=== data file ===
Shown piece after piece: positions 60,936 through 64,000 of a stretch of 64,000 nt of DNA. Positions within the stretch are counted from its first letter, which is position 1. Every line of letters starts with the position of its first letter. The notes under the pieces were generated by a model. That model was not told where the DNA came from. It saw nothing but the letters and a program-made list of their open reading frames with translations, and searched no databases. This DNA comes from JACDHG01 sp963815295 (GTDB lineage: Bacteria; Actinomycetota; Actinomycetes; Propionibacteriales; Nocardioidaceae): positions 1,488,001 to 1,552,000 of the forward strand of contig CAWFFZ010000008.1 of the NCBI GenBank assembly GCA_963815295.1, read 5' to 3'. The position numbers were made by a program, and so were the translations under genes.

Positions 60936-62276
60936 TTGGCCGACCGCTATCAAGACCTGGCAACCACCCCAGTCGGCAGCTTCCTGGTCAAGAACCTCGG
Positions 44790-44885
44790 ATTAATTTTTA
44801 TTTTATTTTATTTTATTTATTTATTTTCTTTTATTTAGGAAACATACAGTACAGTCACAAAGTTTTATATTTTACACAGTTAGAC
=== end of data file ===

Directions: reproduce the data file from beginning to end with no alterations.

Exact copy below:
Shown piece after piece: positions 60,936 through 64,000 of a stretch of 64,000 nt of DNA. Positions within the stretch are counted from its first letter, which is position 1. Every line of letters starts with the position of its first letter. The notes under the pieces were generated by a model. That model was not told where the DNA came from. It saw nothing but the letters and a program-made list of their open reading frames with translations, and searched no databases. This DNA comes from JACDHG01 sp963815295 (GTDB lineage: Bacteria; Actinomycetota; Actinomycetes; Propionibacteriales; Nocardioidaceae): positions 1,488,001 to 1,552,000 of the forward strand of contig CAWFFZ010000008.1 of the NCBI GenBank assembly GCA_963815295.1, read 5' to 3'. The position numbers were made by a program, and so were the translations under genes.

Positions 60936-62276
60936 TTGGCCGACCGCTATCAAGACCTGGCAACCACCCCAGTCGGCAGCTTCCTGGTCAAGAACCTCGG
Positions 44790-44885
44790 ATTAATTTTTA
44801 TTTTATTTTATTTTATTTATTTATTTTCTTTTATTTAGGAAACATACAGTACAGTCACAAAGTTTTATATTTTACACAGTTAGAC